That’s another key tip to remember… 99% of the time I incorporate fragrance into my soap frosting batches as well. When it comes to soap frosting though, it’s super important that you only use well-behaving fragrance oils. If a fragrance oil mildly rices, but doesn’t accelerate, that’s totally fine, since you’ll have plenty of time to stick blend it back to smooth, but fragrances which heavily accelerate or seize just won’t work for soap frosting. If a well-behaving fragrance oil discolors, you’ll have two options: Embrace the discoloration, or leave your soap frosting unscented. While I waited for my freshly-poured batch of soap to set up to a point where it would support a piped-top, I used the time to get my workspace and tools ready to make soap frosting!


Let’s rewind a little here… As I was preparing my main batch of cold process soap (making my lye solution, weighing, melting down and combining my batch oils, getting my micas measured out, etc.), I was simultaneously preparing my batch of soap frosting too. I did everything in doubles, making two lye solutions, two containers of batch oils, weighing out two beakers of fragrance oil, and two sets of mica colorants (one color being reserved for my soap frosting). I do this so that when I’m finished pouring my main batch of soap, my soap frosting batch is already prepped and ready to go! The only differences that my soap frosting batch has from my main batch is that I don’t make my usual kaolin clay slurry with the portion of fragrance oil I’ll be using in my soap frosting; I don’t incorporate sodium lactate, as I do in my main batch (a piped-top needs no unmolding, so no sodium lactate necessary); I don’t disperse my mica in oil, as I’ll use the batch oils themselves to do this; and regardless of if I’m using an alternative liquid in my main batch or not, I used distilled water to make the lye solution for my soap frosting. By keeping my soap frosting recipe simple, reserving all my additional “goodies” for my main batch, I’m able to keep costs lower, which is a savings I can pass along to my customers too! A fantastic batch of soap that doesn’t cost me or my customers an arm or a leg… It’s a win-win!

Before I start whipping up soap frosting all willy-nilly like, I get my piping bag ready to go first! Make sure when attaching your coupler and piping tip to your piping bag that it’s on there, nice and tight! The last thing you want is for your coupler to inadvertently get squeezed out the top of your piping bag and end up plopping off, right onto your beautiful piping job (speaking from experience here!). For this project, I used an Ateco #868 French piping tip with its compatible large coupler.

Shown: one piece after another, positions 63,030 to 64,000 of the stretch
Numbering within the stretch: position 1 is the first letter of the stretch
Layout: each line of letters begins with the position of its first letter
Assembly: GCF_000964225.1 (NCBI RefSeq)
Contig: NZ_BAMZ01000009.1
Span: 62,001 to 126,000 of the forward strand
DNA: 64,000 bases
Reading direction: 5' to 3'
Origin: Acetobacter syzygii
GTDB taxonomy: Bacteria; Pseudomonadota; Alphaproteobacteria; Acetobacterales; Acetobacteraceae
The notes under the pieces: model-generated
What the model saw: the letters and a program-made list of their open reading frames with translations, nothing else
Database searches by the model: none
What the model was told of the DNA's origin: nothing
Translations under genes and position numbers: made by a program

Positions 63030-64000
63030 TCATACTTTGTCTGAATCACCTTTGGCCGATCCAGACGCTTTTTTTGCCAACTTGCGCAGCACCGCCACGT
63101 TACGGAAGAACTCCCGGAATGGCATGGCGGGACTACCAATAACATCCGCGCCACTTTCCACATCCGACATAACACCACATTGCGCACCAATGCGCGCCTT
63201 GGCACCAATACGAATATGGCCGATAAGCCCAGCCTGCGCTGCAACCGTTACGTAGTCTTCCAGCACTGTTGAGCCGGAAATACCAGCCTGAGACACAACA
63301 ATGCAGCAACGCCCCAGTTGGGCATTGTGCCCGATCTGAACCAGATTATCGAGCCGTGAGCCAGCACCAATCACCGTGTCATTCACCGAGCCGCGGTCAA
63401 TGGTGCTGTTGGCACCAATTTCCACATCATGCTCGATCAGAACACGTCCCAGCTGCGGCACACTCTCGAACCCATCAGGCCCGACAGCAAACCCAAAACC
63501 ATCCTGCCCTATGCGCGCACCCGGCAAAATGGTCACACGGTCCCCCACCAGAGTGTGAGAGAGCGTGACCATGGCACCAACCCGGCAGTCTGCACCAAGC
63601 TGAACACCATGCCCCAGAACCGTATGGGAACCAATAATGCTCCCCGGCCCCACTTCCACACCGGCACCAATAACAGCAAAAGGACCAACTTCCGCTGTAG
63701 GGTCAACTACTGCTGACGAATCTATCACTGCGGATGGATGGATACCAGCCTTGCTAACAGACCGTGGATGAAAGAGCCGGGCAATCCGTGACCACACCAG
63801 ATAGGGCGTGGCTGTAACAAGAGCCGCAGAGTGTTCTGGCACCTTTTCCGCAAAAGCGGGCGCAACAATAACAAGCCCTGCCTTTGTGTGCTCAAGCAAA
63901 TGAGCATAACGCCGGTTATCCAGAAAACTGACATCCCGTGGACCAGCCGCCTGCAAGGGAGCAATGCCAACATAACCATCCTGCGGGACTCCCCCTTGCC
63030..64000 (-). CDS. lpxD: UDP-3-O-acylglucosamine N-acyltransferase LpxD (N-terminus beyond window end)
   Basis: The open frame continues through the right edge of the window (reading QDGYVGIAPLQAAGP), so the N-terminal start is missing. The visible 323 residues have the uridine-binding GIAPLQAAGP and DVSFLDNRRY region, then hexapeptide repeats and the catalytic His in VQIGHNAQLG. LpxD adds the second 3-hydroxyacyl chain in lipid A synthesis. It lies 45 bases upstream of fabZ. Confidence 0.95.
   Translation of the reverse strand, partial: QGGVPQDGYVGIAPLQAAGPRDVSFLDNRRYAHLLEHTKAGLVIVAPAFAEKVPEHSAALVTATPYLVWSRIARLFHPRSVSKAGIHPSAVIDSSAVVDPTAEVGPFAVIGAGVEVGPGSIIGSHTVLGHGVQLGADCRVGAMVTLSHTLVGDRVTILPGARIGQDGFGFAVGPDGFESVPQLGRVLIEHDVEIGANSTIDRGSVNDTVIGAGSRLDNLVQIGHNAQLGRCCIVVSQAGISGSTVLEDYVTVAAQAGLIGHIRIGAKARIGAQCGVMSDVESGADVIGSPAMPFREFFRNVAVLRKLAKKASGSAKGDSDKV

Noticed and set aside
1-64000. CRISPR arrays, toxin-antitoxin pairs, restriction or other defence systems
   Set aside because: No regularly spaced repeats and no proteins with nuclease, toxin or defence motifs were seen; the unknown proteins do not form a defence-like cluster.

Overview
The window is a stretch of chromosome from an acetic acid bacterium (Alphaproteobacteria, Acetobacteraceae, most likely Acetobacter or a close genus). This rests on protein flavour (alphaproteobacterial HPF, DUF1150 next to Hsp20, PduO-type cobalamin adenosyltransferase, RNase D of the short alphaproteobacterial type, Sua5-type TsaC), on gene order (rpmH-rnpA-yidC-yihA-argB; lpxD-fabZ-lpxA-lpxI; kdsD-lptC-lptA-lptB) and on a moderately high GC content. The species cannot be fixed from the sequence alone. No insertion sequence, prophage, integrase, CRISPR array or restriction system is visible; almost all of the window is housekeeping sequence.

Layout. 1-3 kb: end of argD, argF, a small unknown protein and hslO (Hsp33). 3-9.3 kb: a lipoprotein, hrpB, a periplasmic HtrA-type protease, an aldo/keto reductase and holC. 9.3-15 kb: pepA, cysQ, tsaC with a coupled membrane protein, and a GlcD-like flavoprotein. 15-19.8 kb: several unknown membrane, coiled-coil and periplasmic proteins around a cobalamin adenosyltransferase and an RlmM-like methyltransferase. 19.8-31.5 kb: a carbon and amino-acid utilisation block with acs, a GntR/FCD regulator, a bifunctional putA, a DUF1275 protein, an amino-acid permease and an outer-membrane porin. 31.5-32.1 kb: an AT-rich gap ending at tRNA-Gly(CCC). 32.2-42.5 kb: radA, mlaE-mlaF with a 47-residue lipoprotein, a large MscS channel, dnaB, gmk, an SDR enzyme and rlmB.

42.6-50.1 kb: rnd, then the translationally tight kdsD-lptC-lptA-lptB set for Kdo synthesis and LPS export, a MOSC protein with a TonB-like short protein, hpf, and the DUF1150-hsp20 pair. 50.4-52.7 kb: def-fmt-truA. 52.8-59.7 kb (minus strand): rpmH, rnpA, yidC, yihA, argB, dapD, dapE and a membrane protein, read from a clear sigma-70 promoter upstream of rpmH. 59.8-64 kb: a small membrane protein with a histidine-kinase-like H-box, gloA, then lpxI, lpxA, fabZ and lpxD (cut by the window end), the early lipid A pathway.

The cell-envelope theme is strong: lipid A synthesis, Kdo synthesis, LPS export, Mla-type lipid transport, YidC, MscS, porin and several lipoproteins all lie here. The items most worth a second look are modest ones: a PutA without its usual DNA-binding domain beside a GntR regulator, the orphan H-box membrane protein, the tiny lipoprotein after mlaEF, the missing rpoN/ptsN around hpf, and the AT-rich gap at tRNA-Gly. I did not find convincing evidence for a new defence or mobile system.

The next thing I always do with my piping tip is a very simple piece of advice (I didn’t want to keep using the word “tip” in the same sentence!), but a very effective one. Since I like having both of my hands free to fill my piping bag, I grab one half-sheet of a paper towel and fashion a little “plug” out of it. I insert this makeshift plug into my piping tip so that none of my soap frosting leaks out as I fill the bag.

I then take the excess paper towel that’s sticking up and fold it down and around the piping tip itself. Doing this actually does serve a purpose, as it helps to hold my piping bag steadier within the tall cup I drop it down into.

You can probably guess what the next step is! From here, I drop my piping bag down into a tall, narrow cup. I actually didn’t have any cups that were tall enough for this purpose, so I tapped into my inner recycle/reuse thought processes and fashioned my own by washing an empty container of sodium hydroxide very, very well, then cutting the top off. This works great for holding my piping bags upright and steady, so if you don’t have a cup or container that’s tall or narrow enough for your piping bags, just tap into your own inner recycle/reuse thought process, and look for objects around your home which can be made into one!

The very last step to getting your piping bag ready for filling is to simply fold down the excess sides of the bag so that you don’t have to stand on your tippy-toes when it comes time to pour your soap frosting into it. That’s all there is to it! You now have an easy and convenient way to pour that glorious soap frosting into your piping bag, while still having both hands free to do so!

With the piping bag all set up and ready, you can move on to the fun stuff- preparing your batch oils to be turned into beautiful, fluffy soap frosting! At this point, you can now add your mica colorant and optional fragrance oil to your soap frosting batch oils. This is always my favorite part, as I will never get tired of seeing how pretty micas look when dispersed in oil! I add my dry, pre-measured mica and fragrance oil directly to the batch oils, then use a mini mixer to quickly get that lovely mica dispersed into the oils nice and good! For this project, I used “Hello Spring” mica and was completely entranced by how gorgeous and brightly pigmented this color is!